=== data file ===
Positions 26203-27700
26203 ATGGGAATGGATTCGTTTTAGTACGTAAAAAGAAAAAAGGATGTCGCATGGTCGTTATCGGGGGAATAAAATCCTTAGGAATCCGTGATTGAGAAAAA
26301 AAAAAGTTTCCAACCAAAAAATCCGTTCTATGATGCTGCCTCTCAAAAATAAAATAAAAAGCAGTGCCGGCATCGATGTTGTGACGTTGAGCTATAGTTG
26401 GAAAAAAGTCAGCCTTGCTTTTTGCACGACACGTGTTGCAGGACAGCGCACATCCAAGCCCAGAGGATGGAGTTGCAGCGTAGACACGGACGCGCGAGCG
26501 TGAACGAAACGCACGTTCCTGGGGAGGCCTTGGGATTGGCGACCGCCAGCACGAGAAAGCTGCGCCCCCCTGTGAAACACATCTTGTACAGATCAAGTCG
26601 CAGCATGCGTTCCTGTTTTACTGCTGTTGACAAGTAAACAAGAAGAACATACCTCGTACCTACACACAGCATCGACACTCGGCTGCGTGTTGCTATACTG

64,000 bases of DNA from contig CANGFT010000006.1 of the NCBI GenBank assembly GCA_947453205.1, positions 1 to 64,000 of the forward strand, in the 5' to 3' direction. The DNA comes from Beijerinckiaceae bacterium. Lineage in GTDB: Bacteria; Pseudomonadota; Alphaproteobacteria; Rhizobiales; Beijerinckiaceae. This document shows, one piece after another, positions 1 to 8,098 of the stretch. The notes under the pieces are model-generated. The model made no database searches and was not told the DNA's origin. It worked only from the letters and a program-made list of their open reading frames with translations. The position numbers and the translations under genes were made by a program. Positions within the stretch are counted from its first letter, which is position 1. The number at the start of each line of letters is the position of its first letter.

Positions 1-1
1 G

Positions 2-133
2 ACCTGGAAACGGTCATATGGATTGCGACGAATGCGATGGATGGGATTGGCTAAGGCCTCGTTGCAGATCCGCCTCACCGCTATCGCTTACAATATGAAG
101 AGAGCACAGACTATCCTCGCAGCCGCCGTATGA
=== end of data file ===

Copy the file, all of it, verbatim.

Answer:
Positions 26203-27700
26203 ATGGGAATGGATTCGTTTTAGTACGTAAAAAGAAAAAAGGATGTCGCATGGTCGTTATCGGGGGAATAAAATCCTTAGGAATCCGTGATTGAGAAAAA
26301 AAAAAGTTTCCAACCAAAAAATCCGTTCTATGATGCTGCCTCTCAAAAATAAAATAAAAAGCAGTGCCGGCATCGATGTTGTGACGTTGAGCTATAGTTG
26401 GAAAAAAGTCAGCCTTGCTTTTTGCACGACACGTGTTGCAGGACAGCGCACATCCAAGCCCAGAGGATGGAGTTGCAGCGTAGACACGGACGCGCGAGCG
26501 TGAACGAAACGCACGTTCCTGGGGAGGCCTTGGGATTGGCGACCGCCAGCACGAGAAAGCTGCGCCCCCCTGTGAAACACATCTTGTACAGATCAAGTCG
26601 CAGCATGCGTTCCTGTTTTACTGCTGTTGACAAGTAAACAAGAAGAACATACCTCGTACCTACACACAGCATCGACACTCGGCTGCGTGTTGCTATACTG

64,000 bases of DNA from contig CANGFT010000006.1 of the NCBI GenBank assembly GCA_947453205.1, positions 1 to 64,000 of the forward strand, in the 5' to 3' direction. The DNA comes from Beijerinckiaceae bacterium. Lineage in GTDB: Bacteria; Pseudomonadota; Alphaproteobacteria; Rhizobiales; Beijerinckiaceae. This document shows, one piece after another, positions 1 to 8,098 of the stretch. The notes under the pieces are model-generated. The model made no database searches and was not told the DNA's origin. It worked only from the letters and a program-made list of their open reading frames with translations. The position numbers and the translations under genes were made by a program. Positions within the stretch are counted from its first letter, which is position 1. The number at the start of each line of letters is the position of its first letter.

Positions 1-1
1 G

Positions 2-133
2 ACCTGGAAACGGTCATATGGATTGCGACGAATGCGATGGATGGGATTGGCTAAGGCCTCGTTGCAGATCCGCCTCACCGCTATCGCTTACAATATGAAG
101 AGAGCACAGACTATCCTCGCAGCCGCCGTATGA